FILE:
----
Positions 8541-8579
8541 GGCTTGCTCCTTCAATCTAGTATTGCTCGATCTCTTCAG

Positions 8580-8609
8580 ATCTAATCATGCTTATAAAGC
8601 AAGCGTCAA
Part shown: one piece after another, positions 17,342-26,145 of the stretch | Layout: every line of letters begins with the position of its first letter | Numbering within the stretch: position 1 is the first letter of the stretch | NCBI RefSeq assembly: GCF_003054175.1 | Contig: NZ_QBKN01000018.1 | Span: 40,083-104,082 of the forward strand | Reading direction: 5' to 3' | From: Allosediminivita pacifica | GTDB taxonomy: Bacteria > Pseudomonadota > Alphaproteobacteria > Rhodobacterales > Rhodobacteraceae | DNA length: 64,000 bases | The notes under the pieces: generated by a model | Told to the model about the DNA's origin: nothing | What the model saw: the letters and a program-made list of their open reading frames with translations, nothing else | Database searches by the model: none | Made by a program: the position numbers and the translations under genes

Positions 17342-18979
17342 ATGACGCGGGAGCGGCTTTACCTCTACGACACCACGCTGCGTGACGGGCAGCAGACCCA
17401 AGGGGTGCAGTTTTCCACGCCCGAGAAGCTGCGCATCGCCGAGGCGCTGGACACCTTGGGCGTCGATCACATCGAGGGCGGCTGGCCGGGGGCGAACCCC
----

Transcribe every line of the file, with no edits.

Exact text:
Positions 8541-8579
8541 GGCTTGCTCCTTCAATCTAGTATTGCTCGATCTCTTCAG

Positions 8580-8609
8580 ATCTAATCATGCTTATAAAGC
8601 AAGCGTCAA
Part shown: one piece after another, positions 17,342-26,145 of the stretch | Layout: every line of letters begins with the position of its first letter | Numbering within the stretch: position 1 is the first letter of the stretch | NCBI RefSeq assembly: GCF_003054175.1 | Contig: NZ_QBKN01000018.1 | Span: 40,083-104,082 of the forward strand | Reading direction: 5' to 3' | From: Allosediminivita pacifica | GTDB taxonomy: Bacteria > Pseudomonadota > Alphaproteobacteria > Rhodobacterales > Rhodobacteraceae | DNA length: 64,000 bases | The notes under the pieces: generated by a model | Told to the model about the DNA's origin: nothing | What the model saw: the letters and a program-made list of their open reading frames with translations, nothing else | Database searches by the model: none | Made by a program: the position numbers and the translations under genes

Positions 17342-18979
17342 ATGACGCGGGAGCGGCTTTACCTCTACGACACCACGCTGCGTGACGGGCAGCAGACCCA
17401 AGGGGTGCAGTTTTCCACGCCCGAGAAGCTGCGCATCGCCGAGGCGCTGGACACCTTGGGCGTCGATCACATCGAGGGCGGCTGGCCGGGGGCGAACCCC